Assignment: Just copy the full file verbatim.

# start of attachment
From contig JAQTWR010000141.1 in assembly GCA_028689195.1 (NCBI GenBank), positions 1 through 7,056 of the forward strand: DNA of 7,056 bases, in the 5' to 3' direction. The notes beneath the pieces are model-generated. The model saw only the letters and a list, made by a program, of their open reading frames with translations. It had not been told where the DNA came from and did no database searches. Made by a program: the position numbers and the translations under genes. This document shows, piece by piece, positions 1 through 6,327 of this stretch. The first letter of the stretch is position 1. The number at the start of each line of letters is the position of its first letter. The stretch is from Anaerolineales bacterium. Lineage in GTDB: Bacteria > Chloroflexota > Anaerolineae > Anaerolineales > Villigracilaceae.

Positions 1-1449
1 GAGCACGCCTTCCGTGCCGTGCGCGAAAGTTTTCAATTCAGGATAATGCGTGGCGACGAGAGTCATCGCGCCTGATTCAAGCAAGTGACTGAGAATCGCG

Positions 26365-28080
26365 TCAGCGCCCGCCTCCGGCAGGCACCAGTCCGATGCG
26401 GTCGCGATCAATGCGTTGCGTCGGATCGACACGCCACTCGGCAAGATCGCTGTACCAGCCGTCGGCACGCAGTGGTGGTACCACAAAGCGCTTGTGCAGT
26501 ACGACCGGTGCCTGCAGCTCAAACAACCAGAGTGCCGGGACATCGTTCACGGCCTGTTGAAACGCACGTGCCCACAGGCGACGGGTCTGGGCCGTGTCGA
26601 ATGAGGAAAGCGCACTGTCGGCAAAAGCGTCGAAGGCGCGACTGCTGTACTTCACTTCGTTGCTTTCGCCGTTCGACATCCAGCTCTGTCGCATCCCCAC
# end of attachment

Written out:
From contig JAQTWR010000141.1 in assembly GCA_028689195.1 (NCBI GenBank), positions 1 through 7,056 of the forward strand: DNA of 7,056 bases, in the 5' to 3' direction. The notes beneath the pieces are model-generated. The model saw only the letters and a list, made by a program, of their open reading frames with translations. It had not been told where the DNA came from and did no database searches. Made by a program: the position numbers and the translations under genes. This document shows, piece by piece, positions 1 through 6,327 of this stretch. The first letter of the stretch is position 1. The number at the start of each line of letters is the position of its first letter. The stretch is from Anaerolineales bacterium. Lineage in GTDB: Bacteria > Chloroflexota > Anaerolineae > Anaerolineales > Villigracilaceae.

Positions 1-1449
1 GAGCACGCCTTCCGTGCCGTGCGCGAAAGTTTTCAATTCAGGATAATGCGTGGCGACGAGAGTCATCGCGCCTGATTCAAGCAAGTGACTGAGAATCGCG

Positions 26365-28080
26365 TCAGCGCCCGCCTCCGGCAGGCACCAGTCCGATGCG
26401 GTCGCGATCAATGCGTTGCGTCGGATCGACACGCCACTCGGCAAGATCGCTGTACCAGCCGTCGGCACGCAGTGGTGGTACCACAAAGCGCTTGTGCAGT
26501 ACGACCGGTGCCTGCAGCTCAAACAACCAGAGTGCCGGGACATCGTTCACGGCCTGTTGAAACGCACGTGCCCACAGGCGACGGGTCTGGGCCGTGTCGA
26601 ATGAGGAAAGCGCACTGTCGGCAAAAGCGTCGAAGGCGCGACTGCTGTACTTCACTTCGTTGCTTTCGCCGTTCGACATCCAGCTCTGTCGCATCCCCAC